Interview with Eric Roth (Screenwriter)
Interview With Milt Bearden (CIA Consultant)
Interview With Matt Damon (Edward Wilson)
Interview With Robert De Niro (Bill Sullivan, Director, Producer)
Interview With Angelina Jolie (Clover Russell)
Interview With Eric Roth (Screenwriter)
Interview With John Turturro (Ray Brocco)
Eric Roth is one of the most interesting screenwriters working in Hollywood today. He won an Academy Award® for Forrest Gump and has written two films directed by Michael Mann — The Insider, starring Russell Crowe and Al Pacino, and Ali, starring Will Smith. He also co-wrote the Academy Award®-nominated screenplay for Steven Spielberg's Munich and adapted The Horse Whisperer for director Robert Redford. Now, after 12 long years, one of his most personal projects, The Good Shepherd, has finally come to the screen…
This has been long-term project, with some big names attached as director over the years…
Well, when I finished Forrest Gump I had a little cache and they asked me what I'd like to do, rather than telling me what to do. I had been interested in the idea of doing something about the CIA. I'd always been interested in how that kind of work can affect you emotionally, in your life and family. So I checked with my agent to see who might be interested in directing something like that, and we found out that Francis Ford Coppola was interested. He was interested in adapting this very well written book about the CIA. So I asked if I could go and see him; we'd met a couple of times. I told him the idea I had and he liked it very much.
So what happened after you spoke to Coppola?
He and his producing partner took it to Columbia Pictures and Francis told me to go and write it. I'd check in with Francis every once in a while, and then when I finished he loved the script. But then Francis had some tragic personal problems in his life, and in fact he never directed a movie again for along, long time. We then had Wayne Wang come on as director. He wanted to make the movie but then the management at the studio switched and they changed their mind about him.
And what time period was this?
Well it was 12 years ago that I stared, so let's say this was two years after, so 10 years ago. Then Phil Kauffman was a director that they liked, and we worked together for a while. Then the management changed again, and he wasn't the director for them so eventually John Frankenheimer wanted to do it. Frankenheimer had made a movie with Robert De Niro, Ronin. Bob and John were friendly and John asked Bob to play a part in my screenplay, The Good Shepherd.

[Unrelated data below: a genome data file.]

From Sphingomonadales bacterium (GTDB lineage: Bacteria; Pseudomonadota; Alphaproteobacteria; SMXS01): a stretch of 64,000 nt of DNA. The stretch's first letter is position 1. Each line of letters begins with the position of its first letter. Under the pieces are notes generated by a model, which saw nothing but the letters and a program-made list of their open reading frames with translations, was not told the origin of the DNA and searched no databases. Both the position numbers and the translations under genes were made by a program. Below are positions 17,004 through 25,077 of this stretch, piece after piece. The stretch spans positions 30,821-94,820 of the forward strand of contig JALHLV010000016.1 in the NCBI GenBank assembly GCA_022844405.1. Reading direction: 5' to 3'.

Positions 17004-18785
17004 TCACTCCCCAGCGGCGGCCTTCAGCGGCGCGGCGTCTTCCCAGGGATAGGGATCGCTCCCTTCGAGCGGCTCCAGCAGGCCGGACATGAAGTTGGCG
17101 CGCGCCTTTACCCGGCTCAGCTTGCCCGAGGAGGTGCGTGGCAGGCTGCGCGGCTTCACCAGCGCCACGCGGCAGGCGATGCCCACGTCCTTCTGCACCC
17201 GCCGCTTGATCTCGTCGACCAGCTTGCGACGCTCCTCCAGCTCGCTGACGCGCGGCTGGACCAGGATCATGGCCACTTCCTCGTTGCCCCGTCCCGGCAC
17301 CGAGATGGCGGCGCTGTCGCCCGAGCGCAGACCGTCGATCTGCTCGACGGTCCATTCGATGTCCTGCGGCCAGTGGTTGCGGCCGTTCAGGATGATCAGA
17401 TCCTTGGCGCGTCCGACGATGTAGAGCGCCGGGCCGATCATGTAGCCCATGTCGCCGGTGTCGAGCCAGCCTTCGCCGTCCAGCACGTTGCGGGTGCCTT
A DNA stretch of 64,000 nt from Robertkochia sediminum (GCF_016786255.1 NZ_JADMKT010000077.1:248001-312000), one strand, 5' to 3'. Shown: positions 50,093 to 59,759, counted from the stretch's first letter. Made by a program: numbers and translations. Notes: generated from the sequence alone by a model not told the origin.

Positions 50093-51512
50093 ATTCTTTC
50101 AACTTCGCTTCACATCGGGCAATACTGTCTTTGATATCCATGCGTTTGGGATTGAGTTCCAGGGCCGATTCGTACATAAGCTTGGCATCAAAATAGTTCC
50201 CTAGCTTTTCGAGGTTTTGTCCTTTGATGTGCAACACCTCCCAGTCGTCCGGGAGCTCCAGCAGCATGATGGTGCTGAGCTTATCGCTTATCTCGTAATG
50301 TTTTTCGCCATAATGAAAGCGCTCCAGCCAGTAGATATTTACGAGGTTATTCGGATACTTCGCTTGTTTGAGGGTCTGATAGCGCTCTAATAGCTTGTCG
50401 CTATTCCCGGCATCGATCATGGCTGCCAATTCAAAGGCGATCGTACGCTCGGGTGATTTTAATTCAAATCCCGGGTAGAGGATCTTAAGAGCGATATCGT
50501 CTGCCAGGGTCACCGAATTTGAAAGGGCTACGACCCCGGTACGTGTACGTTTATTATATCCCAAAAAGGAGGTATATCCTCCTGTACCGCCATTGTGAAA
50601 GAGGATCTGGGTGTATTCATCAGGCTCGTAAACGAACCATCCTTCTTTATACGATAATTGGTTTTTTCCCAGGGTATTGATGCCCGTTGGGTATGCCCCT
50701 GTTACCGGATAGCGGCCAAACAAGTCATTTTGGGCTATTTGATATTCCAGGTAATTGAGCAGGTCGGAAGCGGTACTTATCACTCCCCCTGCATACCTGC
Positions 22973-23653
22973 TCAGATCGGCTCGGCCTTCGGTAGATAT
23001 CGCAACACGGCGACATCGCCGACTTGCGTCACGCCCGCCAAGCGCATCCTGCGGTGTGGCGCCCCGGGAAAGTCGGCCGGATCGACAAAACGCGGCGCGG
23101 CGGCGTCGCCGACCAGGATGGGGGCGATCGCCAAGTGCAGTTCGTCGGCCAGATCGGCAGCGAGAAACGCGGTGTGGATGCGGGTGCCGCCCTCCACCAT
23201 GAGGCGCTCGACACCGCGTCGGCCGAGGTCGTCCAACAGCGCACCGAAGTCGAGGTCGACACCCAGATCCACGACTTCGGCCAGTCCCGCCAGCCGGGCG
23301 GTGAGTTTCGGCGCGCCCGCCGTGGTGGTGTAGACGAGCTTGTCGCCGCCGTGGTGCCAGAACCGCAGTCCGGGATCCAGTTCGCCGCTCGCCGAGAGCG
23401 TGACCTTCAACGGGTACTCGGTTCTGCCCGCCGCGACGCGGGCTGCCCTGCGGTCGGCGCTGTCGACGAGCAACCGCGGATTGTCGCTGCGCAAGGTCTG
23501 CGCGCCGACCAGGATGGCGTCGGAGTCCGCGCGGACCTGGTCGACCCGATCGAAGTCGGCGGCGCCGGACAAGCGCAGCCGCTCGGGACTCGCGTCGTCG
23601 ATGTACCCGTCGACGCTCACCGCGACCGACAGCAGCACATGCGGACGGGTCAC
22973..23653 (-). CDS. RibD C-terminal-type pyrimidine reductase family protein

Was it the same part De Niro ended up playing in the movie?
I'm not sure it was, I think it was another part. But in any case, John wanted Bob in the movie, but when we were preparing to make the movie, John passed away.
When did De Niro step in to direct?
A short time later, Bob came to me and said he'd possibly be interested in directing my script, because he himself had been developing a project similar in the sense that it was about the CIA, although in a different time period than I had written about. But he loved my script and asked how we could work it out, so we talked about it, should we do his idea or mine, and then one of us said that if Bob directs The Good Shepherd, I'll write his script, as a second part, for him, which would pick up after the Bay of Pigs. The Good Shepherd goes from the birth of the CIA up until that point. So that was eight years ago, and there was this long gestation period. We'd work on the script when we saw each other, and talk, and at the same time Bob was trying hard to cart the costs around – these things aren't cheap and it's a serious subject matter, but eventually, because of Bob's persistence it came off. I think some people had some problems with a film about the CIA, but the basic material always stayed the same.
The events of 9/11, and what followed, triggered more interest in the CIA. Do you think this film could have got made pre-9/11?
Who knows, it's hard to gauge that. I don't want to say that 9/11 was a good thing. The material stayed the same, in a sense, but I think people's awareness of the CIA grew, with 9/11 and the Iraq War, and the agency's involvement in that, with the WMD. But I think the core of the script, and which I hope comes through in the movie, is this family story, what it means to be an individual man in the CIA, trying to hold a family together, while living all these secret lives. So I think it was always a viable piece, but it was hard and not all that obvious – it wasn't always easy for people to see why we should make this movie. But Bob was diligent.
Is it true that Leonardo DiCaprio was going to play the lead?
Yeah Bob brought Leonardo on board, although scheduling eventually screwed that up, so then Matt came in right away. They're both wonderful actors.
When writing, were you motivated more by the human story than the specific details of how the CIA was formed?
Not exactly. I'm thematically most interested in a man in power in this organization and how that might affect him. But the gods are in the details, whatever you write, and historically I was interested in the fact that it started with those 50 or so people and now there are 30,000 people, which is pretty amazing. We always assume the CIA has been around forever, but it has only been here since 1947, which is long time in one respect but a short time in another, and it has so much power. And with so many people committed to this organization it's amazing to think that it grew out of this little germ.
You must have met many CIA operatives, are any of them able to maintain happy marriages?
Well I think they maintain happy personal relationships, for sure, but I think that if you're going into this, it's like the Godfather in a sense, that wives could not know what their husbands did. They knew they were in the CIA but they didn't know what they did there, and I think that's true of many military families. People now don't know where their sons are in Iraq, and if you're whole life is that way, for years and years, it must be strange. You may come to terms with it, but there's an estrangement, when you can't talk about what you do, and unload about a bad day in the office. If you can't talk about specifics, that seems hard to me.